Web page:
“By the Letter from Doctr. Franklin herewith enclosed, & which he was so obliging as to leave open for my perusal, I find he has requested Permission to retire, on Account of his Age, Infirmities &c. How far his Health may be impaired, I know not— The Letters I have received from him bear no Marks of Age, and there is an acuteness & sententious Brevity in them which do not indicate an understanding injured by Years— I have many Reasons to think our Country much indebted to him, and I confess it would mortify my Pride as an American, if his Constituents should be the only People to whom his Character is known, that should deny his Merit & Services the Testimony given them by other Nations. Justice demands of me to assure you that his reputation & respectability are acknowledged & have Weight here and that I have received from him all that uniform Attention & Aid which was due to the Importance of the Affairs committed to me.

The affectionate mention he makes of his only Descendant, on whom the support of his Name and family will devolve,4 is extremely amiable, & flows in a delicate Manner from that Virtuous Sensibility by which Nature kindly extends the Benefits of Parental Affection to a Period beyond the Limits of our Lives. This is an affecting Subject, & minds susceptible of the finer Sensations are insensibly led, at least to wish, that the Feelings of an ancient Patriot going in the evening of a long Life, early devoted to the public, to enjoy Repose in the Bosom of Philosophic Retirement, may be gratified by seeing some little Sparks of the Affection of his Country rest on the only Support of his Age, & Hope of his Family. Such are the Effusions of my Heart on this Occasion and I pour them into yours from a Persuasion that they will meet with a Hospitable Reception from Congenial Emotions.”5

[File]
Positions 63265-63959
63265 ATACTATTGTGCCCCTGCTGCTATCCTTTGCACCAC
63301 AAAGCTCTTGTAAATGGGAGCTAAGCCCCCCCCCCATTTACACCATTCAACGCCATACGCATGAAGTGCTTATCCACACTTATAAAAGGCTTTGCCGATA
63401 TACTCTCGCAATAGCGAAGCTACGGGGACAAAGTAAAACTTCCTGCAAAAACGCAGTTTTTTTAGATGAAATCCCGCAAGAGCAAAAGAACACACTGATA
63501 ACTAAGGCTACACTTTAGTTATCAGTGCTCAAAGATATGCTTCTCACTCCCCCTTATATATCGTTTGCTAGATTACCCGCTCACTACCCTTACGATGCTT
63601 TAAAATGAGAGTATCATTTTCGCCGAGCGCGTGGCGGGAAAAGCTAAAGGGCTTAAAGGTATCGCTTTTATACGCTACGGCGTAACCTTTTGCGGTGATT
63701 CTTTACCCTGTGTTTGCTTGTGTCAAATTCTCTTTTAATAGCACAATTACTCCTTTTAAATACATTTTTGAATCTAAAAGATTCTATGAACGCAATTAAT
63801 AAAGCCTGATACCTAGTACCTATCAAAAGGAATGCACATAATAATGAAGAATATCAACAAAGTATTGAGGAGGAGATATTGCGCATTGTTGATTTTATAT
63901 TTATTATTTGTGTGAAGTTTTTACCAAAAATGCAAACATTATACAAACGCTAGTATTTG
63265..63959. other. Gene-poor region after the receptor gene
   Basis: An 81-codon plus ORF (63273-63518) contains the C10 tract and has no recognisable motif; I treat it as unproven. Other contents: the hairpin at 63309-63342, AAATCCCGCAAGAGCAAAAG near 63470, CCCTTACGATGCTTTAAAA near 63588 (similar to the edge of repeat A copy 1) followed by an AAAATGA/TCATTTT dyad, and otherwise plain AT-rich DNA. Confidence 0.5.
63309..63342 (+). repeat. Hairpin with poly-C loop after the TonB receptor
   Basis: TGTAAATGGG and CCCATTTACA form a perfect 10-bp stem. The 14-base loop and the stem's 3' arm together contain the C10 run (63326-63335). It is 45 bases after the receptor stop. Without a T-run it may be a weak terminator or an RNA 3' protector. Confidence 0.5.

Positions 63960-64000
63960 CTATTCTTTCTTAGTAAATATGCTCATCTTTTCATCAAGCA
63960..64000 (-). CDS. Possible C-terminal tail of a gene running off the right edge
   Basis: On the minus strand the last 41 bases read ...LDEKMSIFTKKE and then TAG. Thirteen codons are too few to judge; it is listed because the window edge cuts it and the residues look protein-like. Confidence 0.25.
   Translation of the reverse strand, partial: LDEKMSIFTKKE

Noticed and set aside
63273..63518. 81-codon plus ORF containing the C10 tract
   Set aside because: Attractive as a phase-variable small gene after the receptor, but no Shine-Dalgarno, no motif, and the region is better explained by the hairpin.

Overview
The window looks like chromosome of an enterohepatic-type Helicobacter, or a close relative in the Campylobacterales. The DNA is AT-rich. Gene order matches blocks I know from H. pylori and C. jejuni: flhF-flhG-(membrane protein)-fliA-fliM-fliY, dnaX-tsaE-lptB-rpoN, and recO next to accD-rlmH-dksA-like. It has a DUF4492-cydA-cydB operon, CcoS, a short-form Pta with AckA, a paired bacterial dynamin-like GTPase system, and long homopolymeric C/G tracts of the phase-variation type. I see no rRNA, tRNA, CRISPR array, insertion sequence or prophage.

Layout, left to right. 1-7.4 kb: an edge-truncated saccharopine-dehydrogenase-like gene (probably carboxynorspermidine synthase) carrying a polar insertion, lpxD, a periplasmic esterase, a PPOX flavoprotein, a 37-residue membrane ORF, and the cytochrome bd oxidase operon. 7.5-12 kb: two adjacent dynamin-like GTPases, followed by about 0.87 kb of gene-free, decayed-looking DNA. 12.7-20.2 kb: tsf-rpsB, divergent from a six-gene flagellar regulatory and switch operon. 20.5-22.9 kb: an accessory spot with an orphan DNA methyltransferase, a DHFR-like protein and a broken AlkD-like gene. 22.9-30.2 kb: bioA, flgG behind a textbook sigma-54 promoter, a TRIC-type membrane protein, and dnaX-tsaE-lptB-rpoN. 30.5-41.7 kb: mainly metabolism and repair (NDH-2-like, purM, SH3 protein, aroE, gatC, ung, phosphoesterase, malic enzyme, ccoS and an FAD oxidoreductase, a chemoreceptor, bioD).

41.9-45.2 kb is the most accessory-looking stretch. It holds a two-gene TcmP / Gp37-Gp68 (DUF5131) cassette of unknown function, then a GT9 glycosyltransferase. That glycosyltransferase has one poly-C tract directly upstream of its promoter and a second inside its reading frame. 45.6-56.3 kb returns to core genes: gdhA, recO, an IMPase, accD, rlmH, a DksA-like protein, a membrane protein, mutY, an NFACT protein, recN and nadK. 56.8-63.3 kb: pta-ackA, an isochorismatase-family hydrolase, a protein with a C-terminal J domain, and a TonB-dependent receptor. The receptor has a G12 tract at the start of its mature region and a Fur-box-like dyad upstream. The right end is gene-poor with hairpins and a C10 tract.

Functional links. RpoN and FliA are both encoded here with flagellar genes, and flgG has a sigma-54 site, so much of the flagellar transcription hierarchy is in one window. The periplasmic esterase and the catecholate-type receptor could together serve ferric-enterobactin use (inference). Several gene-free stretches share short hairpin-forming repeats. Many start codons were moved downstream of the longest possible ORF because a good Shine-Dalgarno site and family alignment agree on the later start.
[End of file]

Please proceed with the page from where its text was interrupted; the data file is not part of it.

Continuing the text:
Thus, my dear Sir, you find that the long Silence I have observed upon this Subject did not result from Inattention, on the contrary it will always give me pleasure to have an Opportunity of being useful to you & Yours—